The chair is another distinct feature in many mid-century interiors, Eames said he was inspired by a well-worn first baseman’s glove with its sumptuous leather and rosewood materials, the comfort of this chair is legendary.
Being a larger piece of vintage furniture, this item will require a fair amount of space, but is an extremely versatile design, suiting a professional office setting or more casual living room with ease, the combination of soft leather and rosewood backing making it both comfortable and practical.
Vintage Furniture on the Rise
Inspired by the round wooden seats of Ming China, the CH24 or as it is more often called today, the Wishbone Chair was designed in 1949 by Hans Wagner for Carl Hansen & Søn and has been in continuous production for the last 73 years.
The specifications were updated in the mid-1990s to accommodate the taller Americans and Europeans buying the chair, raising the seat by 2cm, but in East Asia, which accounts for a quarter of sales of the Wishbone Chair, the original measurements are still used.
An updated edition of the chair is still produced yearly on Werner’s birthday with recent models including a dark oak wood version, a version with a leather seat and a Navy blue iteration of the famous design.
The LC3 Gran Confort is padded with thick, resilient cushions, invitingly encased in a steel frame and is a famous example of a modernist response to a traditional club chair.
Used by Steve Jobs’s official launch of the Apple iPad in 2010 and featuring in the famous Maxell “blown away” advertisement, where the bulky dimensions of the chair convey the ultimate in bold modern indulgence, the seated subject securely sunk into the voluminous upholstery.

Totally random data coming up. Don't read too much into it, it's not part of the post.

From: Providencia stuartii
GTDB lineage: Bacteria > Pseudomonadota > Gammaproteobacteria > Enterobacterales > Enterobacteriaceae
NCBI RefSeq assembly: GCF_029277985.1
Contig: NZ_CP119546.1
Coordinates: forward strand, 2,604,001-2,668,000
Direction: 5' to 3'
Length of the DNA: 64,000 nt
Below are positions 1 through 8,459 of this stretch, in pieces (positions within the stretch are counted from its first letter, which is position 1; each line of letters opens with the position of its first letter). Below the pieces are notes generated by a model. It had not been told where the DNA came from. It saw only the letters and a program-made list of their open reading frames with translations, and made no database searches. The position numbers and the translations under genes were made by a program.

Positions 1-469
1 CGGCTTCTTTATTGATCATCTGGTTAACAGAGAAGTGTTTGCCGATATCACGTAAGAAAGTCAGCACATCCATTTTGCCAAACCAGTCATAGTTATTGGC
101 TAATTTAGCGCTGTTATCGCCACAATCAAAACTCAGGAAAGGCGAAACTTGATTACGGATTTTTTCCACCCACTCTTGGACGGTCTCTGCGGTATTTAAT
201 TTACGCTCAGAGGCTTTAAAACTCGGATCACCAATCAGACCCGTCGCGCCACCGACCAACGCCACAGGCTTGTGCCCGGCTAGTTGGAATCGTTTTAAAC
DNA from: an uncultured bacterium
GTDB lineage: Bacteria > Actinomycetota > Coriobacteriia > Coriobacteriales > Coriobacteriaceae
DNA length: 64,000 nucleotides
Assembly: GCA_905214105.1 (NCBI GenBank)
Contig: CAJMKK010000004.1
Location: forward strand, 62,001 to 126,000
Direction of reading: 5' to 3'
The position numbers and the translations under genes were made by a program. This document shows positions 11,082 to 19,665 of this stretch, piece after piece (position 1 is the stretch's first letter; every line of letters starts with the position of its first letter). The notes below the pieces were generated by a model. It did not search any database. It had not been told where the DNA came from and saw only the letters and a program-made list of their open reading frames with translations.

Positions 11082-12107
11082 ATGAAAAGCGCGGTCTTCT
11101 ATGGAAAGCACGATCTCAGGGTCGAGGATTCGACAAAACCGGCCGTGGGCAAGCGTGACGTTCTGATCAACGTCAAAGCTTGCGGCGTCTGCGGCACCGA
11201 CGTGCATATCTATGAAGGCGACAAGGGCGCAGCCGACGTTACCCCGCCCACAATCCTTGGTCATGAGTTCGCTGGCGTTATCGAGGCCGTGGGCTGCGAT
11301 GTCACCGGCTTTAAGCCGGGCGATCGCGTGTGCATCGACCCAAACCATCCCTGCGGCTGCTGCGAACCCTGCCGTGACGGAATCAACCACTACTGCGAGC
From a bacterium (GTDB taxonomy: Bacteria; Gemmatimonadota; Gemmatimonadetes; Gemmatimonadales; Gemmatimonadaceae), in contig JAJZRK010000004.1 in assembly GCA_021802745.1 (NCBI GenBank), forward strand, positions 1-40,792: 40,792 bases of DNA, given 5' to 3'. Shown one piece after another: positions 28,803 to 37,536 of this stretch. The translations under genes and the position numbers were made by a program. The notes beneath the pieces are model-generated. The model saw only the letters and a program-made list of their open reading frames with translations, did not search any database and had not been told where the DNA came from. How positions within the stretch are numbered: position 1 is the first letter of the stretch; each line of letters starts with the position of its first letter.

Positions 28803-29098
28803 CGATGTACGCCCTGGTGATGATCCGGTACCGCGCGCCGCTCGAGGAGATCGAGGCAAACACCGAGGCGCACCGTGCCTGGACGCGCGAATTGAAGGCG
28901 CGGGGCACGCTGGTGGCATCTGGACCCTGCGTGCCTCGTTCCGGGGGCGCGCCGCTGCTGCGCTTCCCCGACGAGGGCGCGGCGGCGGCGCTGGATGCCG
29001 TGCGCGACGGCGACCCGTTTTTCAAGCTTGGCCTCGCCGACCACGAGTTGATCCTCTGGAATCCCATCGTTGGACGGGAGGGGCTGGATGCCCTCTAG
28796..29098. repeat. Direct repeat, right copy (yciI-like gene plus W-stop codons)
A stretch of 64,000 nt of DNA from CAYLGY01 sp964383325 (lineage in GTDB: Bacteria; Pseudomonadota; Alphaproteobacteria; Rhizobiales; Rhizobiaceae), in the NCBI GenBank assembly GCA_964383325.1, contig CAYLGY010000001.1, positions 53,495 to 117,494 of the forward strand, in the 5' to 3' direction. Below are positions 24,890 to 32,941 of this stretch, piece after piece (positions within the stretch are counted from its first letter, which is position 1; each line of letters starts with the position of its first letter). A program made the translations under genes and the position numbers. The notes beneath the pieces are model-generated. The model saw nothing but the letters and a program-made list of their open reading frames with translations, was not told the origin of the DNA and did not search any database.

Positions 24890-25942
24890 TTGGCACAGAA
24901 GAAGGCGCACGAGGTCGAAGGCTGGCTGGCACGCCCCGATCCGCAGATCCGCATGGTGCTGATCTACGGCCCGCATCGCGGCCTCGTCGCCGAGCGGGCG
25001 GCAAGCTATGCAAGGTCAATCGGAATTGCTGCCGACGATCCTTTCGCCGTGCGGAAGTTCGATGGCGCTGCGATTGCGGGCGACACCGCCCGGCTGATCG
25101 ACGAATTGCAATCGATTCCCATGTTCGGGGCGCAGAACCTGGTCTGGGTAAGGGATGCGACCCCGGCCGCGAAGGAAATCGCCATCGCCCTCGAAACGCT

The sculptural Diamond chair is an understated yet outspoken piece, designed by Italian-born American artist, sculptor, and modern furniture designer Harry Bertoia in 1952.
The design is an authentic slice of mid-century vintage chrome work with a very durable adhesive-fused nylon-dipped finish.
“The urge for good design is the same as the urge to go on living,” said Bertoia.
Well maintained chrome furniture of this quality is hard to find vintage examples of and this magnificent piece of contemporary design is very much in vogue at the moment, its price reflective of a waking market for this style of furniture.
This gloriously plump piece of modern vintage furniture experienced a huge rise in popularity in recent years and the current price tag for an original reflects that but a wave of replicas have hit the market and sifting through the examples, there are some that fit the bill in terms of quality and price.
Mario Bellini is something of a design savant, having worked as an Architect, Industrial Designer, Urban Planner and has even as a designer for car manufacturer Renault, he has won the Compasso d’Oro, a prestigious Italian design award eight times and recently worked on Terminal 3 of Rome-Fiumicino International Airport.